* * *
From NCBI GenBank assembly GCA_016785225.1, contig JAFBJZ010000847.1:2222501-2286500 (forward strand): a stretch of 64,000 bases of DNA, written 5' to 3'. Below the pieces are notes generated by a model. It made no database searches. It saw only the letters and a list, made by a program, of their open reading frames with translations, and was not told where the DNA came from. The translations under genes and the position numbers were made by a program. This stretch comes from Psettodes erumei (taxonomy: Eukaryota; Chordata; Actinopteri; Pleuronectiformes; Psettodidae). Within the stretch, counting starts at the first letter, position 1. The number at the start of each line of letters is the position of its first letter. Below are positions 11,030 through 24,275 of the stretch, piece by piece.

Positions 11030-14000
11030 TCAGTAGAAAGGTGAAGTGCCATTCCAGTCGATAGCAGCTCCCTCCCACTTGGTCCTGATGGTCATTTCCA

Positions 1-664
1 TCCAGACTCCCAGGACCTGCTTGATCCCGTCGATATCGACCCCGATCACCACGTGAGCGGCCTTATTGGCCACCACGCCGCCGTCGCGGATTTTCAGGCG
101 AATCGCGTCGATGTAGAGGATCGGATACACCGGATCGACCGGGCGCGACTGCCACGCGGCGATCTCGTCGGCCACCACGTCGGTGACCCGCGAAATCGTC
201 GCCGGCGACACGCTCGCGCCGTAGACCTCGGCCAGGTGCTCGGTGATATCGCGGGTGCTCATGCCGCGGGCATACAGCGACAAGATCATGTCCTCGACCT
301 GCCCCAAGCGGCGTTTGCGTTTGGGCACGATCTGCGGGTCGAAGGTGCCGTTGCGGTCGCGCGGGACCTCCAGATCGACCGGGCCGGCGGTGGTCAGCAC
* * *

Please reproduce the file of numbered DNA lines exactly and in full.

From NCBI GenBank assembly GCA_016785225.1, contig JAFBJZ010000847.1:2222501-2286500 (forward strand): a stretch of 64,000 bases of DNA, written 5' to 3'. Below the pieces are notes generated by a model. It made no database searches. It saw only the letters and a list, made by a program, of their open reading frames with translations, and was not told where the DNA came from. The translations under genes and the position numbers were made by a program. This stretch comes from Psettodes erumei (taxonomy: Eukaryota; Chordata; Actinopteri; Pleuronectiformes; Psettodidae). Within the stretch, counting starts at the first letter, position 1. The number at the start of each line of letters is the position of its first letter. Below are positions 11,030 through 24,275 of the stretch, piece by piece.

Positions 11030-14000
11030 TCAGTAGAAAGGTGAAGTGCCATTCCAGTCGATAGCAGCTCCCTCCCACTTGGTCCTGATGGTCATTTCCA

Positions 1-664
1 TCCAGACTCCCAGGACCTGCTTGATCCCGTCGATATCGACCCCGATCACCACGTGAGCGGCCTTATTGGCCACCACGCCGCCGTCGCGGATTTTCAGGCG
101 AATCGCGTCGATGTAGAGGATCGGATACACCGGATCGACCGGGCGCGACTGCCACGCGGCGATCTCGTCGGCCACCACGTCGGTGACCCGCGAAATCGTC
201 GCCGGCGACACGCTCGCGCCGTAGACCTCGGCCAGGTGCTCGGTGATATCGCGGGTGCTCATGCCGCGGGCATACAGCGACAAGATCATGTCCTCGACCT
301 GCCCCAAGCGGCGTTTGCGTTTGGGCACGATCTGCGGGTCGAAGGTGCCGTTGCGGTCGCGCGGGACCTCCAGATCGACCGGGCCGGCGGTGGTCAGCAC